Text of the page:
Here are a few interview questions you can ask to evaluate your candidate.

What accomplishment are you the most proud of professionally? It is essential to know what drives the candidate. Some people are motivated by money whereas others by impact. The answer to this question will reveal the value system in the candidate. If you hear something along the lines of, In my previous job, I had a sales target no one thought I’d hit. But I did! — this is a good answer. A better answer, though, would be, I had this extremely tough challenge. I worked super hard and went above and beyond. In the end, I failed, but my team members and I looked back on it as an inspiring time. Neither of the answers is bad, but it surfaces what the source of pride is.

What was the biggest failure in your career? If the candidate has some work experience, they have inevitably had some missteps over the course of their career. If the person is not willing to be raw with you, this is usually not a good sign. Because talking about your own failures is a sensitive matter and it shows how transparent the candidate is willing to be.

When was a time you went above and beyond? If you want to probe the candidate’s management skills and whether they are willing to walk the extra mile to get the job done (which is crucial for a startup culture), this could be a good question to ask. If the person retells you their exact experience of doing something that went beyond their direct responsibilities, you are on the right track. On the other hand, if you get some fluffed up, generic response — that is a red flag.

Backchannel to Get 360 Degree Data

You are now on the homestretch.

You just interviewed your candidate, and you think they are the perfect fit for the role.

So should you hire them right away?

Consider this:

Airbnb spent 5 months hiring before they actually hired a person.

So before you make a job offer to your candidate and make that first hire, you want to have more data that prove that was the person said in the job interview was true.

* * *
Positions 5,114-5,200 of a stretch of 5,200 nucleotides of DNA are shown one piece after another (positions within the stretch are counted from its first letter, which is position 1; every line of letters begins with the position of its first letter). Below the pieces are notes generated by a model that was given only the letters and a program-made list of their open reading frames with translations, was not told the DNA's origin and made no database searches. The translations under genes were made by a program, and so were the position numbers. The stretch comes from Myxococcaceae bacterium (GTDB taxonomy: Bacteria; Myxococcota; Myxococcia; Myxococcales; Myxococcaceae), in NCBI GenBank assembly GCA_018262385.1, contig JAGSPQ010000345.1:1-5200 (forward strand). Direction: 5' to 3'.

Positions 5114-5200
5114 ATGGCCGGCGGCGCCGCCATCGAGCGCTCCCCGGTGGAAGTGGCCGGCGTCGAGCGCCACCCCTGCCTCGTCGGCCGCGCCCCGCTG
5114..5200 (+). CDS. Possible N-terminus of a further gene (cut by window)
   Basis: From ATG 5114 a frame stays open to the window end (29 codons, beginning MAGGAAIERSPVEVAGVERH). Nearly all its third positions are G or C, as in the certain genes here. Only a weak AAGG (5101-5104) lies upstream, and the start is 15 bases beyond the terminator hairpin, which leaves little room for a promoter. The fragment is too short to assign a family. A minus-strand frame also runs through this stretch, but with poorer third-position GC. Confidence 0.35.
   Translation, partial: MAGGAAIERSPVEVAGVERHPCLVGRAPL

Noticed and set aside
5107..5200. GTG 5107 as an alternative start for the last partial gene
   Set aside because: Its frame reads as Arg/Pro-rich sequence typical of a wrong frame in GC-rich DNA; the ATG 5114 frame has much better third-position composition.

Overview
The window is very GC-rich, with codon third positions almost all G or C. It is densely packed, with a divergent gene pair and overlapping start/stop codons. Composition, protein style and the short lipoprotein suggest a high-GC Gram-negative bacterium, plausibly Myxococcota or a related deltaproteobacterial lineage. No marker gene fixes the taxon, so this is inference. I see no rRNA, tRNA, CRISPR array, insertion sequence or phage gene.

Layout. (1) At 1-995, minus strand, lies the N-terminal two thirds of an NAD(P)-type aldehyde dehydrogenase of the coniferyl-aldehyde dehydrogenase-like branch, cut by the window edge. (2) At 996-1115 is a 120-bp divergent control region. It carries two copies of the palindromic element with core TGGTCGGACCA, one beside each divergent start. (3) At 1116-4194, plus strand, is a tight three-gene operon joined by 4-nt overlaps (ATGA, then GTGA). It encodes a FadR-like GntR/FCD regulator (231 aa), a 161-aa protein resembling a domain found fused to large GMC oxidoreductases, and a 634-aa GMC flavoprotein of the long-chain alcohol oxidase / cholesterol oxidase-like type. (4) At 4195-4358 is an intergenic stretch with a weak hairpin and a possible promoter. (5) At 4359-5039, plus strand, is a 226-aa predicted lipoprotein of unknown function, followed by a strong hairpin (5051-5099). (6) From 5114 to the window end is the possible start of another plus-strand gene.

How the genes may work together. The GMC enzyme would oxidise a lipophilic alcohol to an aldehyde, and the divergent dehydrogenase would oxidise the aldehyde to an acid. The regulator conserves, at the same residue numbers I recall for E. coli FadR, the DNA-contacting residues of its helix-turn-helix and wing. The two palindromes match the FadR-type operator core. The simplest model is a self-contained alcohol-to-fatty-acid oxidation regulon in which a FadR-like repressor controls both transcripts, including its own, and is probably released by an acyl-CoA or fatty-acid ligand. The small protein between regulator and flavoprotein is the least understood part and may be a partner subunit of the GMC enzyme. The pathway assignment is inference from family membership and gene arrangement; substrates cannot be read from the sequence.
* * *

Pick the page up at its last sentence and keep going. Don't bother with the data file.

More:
Enter backchanneling.

Now, the idea behind backchanneling is not to dig for dirt. You just want to make sure that the candidate is a good cultural fit and that they have the aptitude to help your company grow.

Here are a few questions you can ask the candidate’s references.

How was this person seen by the other team members? This is just better than asking what the reference thinks of the person because it enables them to be more transparent to talk about the candidate and for you to audit their answer.

How would it make you feel if you had to work with the person again? More or less excited? This question puts the reference in the hiring shoes, which should help you get a more honest response.

Is there anything I did not ask that you would like me to know about the person? It gives the reference the green light to share whatever it is on their mind. I would recommend asking this question in the middle, as it can open up more conversations.

Keep in mind that we all have something we wish we had not done. All you want is to understand the spectrum from the bad to good.

Final Words

As a first-time business owner, it is nothing but easy to make your first hire. That is because you do not know what you are doing, which is OK.

Just accept that fact that if you were to evaluate a Sushi Chef with 3+ years of experience, you would say it is impossible hands down.

The good news is that you can get your rhythm with it and learn the process.

And when that happens, you will be able to grow your business at 10x speed.

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Hiring Your First Employee: A Step By Step Guide

by Max Woolf